(A) Cells were incubated with 20 µM BODIPY-DIF-3 and observed microscopically at the indicated time points. After 30 min of incubation, cells were washed free of the additive and observed again. BODIPY-DIF-3 rapidly penetrated the cell membrane within 2 min of exposure, reaching a maximal level within 30 min. (B) Living cells, formalin (FA)-fixed cells, and FA-fixed and TritonX-100-treated cells were incubated for 0.5 h with 20 µM of Bu-BODIPY or BODIPY-DIF-3, washed free of the additives, and observed microscopically. All cell samples stained well with BODIPY-DIF-3 but not with Bu-BODIPY.

https://doi.org/10.1371/journal.pone.0072118.g002

It is noteworthy that, as well as living HeLa cells, formalin-treated and formalin/Triton X-treated (permeabilized) cells stained with BODIPY-DIF-3, but none of them showed any notable staining with Bu-BODIPY (Figure 2B). Since the DIF-3-region of BODIPY-DIF-3 appears to be responsible for the cellular localization of this molecule, it is probable that imaging analysis with BODIPY-DIF-3 would reflect the true cellular localization of DIF-3-like molecules such as DIF-3 and Bu-DIF-3.

Effect of DIF-3 Derivatives on Cell Growth and Expression of Cyclin D

We then examined and compared the effects of DIF-like molecules and the fluorescent compounds on cell growth in HeLa cells (Figure 3). As expected, cell growth was significantly suppressed by the positive control drugs DIF-1, DIF-3, and Bu-DIF-3 at 20 µM (Figure 3B). Cell growth was hardly affected by Bu-BODIPY at up to 20 µM (Figure 3A, B) but was suppressed in a dose-dependent manner with BODIPY-DIF-3 at 5–20 µM (Figure 3A, B). By comparison, cells were alive and appeared unaffected even after 3 days of incubation with the BODIPY-conjugated compounds (Figure 3C, D). However, distinct staining of intracellular structures was apparent after incubation of cells for 3 days with 20 µM BODIPY-DIF-3 (Figure 3C). BODIPY-DIF-3 dose-dependently suppressed cell growth in LM8 and 3T3-L1 cells (Figure S1A, S2A) and also disturbed their intracellular structures at Day 3 (Figure S1B, S2B).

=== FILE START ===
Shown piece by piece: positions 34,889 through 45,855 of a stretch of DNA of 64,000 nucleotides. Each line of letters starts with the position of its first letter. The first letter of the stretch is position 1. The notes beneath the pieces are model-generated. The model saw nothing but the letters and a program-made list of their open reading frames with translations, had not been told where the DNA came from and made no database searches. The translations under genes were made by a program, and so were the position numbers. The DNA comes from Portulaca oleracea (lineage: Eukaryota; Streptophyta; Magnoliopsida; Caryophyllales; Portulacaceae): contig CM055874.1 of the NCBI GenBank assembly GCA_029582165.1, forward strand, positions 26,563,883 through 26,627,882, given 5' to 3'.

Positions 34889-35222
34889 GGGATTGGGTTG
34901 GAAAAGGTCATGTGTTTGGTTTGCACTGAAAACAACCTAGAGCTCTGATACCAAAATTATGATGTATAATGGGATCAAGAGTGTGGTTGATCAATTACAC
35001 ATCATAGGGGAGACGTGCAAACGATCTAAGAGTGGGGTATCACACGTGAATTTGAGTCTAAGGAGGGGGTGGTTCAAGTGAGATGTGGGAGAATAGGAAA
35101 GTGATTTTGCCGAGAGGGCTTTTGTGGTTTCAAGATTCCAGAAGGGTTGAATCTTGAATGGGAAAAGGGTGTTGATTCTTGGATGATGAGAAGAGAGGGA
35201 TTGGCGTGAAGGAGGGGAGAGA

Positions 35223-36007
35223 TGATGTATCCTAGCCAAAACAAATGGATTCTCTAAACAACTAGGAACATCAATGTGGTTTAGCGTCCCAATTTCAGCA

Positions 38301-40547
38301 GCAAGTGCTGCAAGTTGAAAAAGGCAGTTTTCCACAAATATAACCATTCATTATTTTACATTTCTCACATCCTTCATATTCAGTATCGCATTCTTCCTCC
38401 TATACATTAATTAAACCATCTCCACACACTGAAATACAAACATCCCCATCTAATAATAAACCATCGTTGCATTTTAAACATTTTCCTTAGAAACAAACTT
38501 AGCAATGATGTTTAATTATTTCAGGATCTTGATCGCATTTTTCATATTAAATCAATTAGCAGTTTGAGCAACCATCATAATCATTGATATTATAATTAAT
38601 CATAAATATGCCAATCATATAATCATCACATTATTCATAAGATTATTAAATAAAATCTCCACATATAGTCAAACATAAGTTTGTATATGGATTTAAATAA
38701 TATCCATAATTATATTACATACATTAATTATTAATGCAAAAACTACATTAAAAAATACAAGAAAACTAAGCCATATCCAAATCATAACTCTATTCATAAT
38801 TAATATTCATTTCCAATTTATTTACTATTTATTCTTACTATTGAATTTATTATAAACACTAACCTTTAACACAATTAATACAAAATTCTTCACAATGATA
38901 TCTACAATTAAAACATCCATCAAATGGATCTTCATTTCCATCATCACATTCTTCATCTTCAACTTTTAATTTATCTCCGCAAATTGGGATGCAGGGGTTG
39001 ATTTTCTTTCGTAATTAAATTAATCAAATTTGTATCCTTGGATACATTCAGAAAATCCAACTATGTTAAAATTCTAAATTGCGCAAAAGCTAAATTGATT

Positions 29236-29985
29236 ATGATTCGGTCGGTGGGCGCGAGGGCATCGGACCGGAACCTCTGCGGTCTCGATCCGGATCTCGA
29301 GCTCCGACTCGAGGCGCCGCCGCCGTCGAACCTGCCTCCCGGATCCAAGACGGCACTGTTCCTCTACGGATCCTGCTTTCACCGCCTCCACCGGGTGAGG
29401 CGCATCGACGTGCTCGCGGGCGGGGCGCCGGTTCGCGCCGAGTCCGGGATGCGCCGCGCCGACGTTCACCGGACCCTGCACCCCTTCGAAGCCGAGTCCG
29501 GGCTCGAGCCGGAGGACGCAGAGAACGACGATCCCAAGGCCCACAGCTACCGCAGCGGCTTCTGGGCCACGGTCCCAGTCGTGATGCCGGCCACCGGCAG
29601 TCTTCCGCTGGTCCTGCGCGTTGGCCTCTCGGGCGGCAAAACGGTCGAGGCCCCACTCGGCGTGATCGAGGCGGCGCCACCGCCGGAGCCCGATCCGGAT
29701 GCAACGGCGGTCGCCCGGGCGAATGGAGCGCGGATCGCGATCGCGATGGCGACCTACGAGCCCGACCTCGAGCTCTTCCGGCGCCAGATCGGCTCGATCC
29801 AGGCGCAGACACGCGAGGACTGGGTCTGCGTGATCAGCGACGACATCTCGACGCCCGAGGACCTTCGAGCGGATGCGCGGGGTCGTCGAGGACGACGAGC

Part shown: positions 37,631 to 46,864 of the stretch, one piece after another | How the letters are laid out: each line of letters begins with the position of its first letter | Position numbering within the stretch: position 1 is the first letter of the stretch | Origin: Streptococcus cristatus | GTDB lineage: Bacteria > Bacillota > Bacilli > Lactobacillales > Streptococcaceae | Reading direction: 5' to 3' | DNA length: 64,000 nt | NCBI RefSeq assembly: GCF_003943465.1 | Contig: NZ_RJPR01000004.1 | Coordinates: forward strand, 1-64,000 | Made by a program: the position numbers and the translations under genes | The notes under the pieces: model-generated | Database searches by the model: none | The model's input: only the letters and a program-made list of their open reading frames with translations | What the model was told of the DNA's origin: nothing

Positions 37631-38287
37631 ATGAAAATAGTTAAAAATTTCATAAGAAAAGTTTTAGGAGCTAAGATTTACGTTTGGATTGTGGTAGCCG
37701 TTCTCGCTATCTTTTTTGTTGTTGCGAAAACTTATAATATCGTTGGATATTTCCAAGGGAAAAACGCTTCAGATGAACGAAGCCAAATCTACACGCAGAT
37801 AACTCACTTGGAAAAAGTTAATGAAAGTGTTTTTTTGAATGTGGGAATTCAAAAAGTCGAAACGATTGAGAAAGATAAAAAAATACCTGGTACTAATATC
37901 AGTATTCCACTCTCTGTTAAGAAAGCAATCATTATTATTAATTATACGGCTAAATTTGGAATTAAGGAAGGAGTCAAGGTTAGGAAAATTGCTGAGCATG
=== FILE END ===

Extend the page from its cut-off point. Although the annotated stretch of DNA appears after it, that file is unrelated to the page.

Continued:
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Figure 3. Effects of DIF-like molecules and mitochondrial poisons on cell growth and morphology in HeLa cells.

(A) Cells were incubated for 3 days with 0.2% DMSO (vehicle; open circles), 5–20 µM of Bu-BODIPY (open circles), or BODIPY-DIF-3 (closed circles) and relative cell number was assessed by the use of Alamar blue (a cell-number indicator). The mean values and SD (bars) of four independent experiments are presented. **, P<0.01 versus DMSO control (Concentration, 0). (B) Cells were incubated for 3 days with 0.2% DMSO, 20 µM of DIF-like molecules, 20 µM of BODIPY-coupled compounds, 10 µM CCCP, or 0.01% NaN3 (Azide), and relative cell number was assessed by the use of Alamar blue. The mean values and SD (bars) of five independent experiments are presented. **, P<0.01 versus DMSO control. (C) Cells were incubated for 3 days with 20 µM of Bu-BODIPY or BODIPY-DIF-3, washed free of them, and observed microscopically. Note that BODIPY-DIF-3 stained some organelles, which appeared to be disturbed as compared to those at Day 0 (Figure 1C). (D) Cells were incubated for 3 days with 0.2% DMSO, 20 µM DIF-3, 5 µM Bu-DIF-3, 20 µM BDOIPY-DIF-3, or 10 µM CCCP, and observed by using a phase-contrast microscope. (E) Cells were incubated for 20 h with 0.2% DMSO, 20 µM DIF-3, 5–7.5 µM Bu-DIF-3, 20 µM BDOIPY-DIF-3, or 10 µM CCCP, and the indicated cell proteins were analyzed by Western blotting. Relative amounts of cyclin D1and D3 were normalized with GAPDH (glyceraldehyde-3-phosphate dehydrogenase), and the mean values and SD (bars) of three independent experiments are shown together with representative images of the blots. Note that cyclin D2 was not well detected in our system. *, P<0.05; **, P<0.01 versus DMSO control.

https://doi.org/10.1371/journal.pone.0072118.g003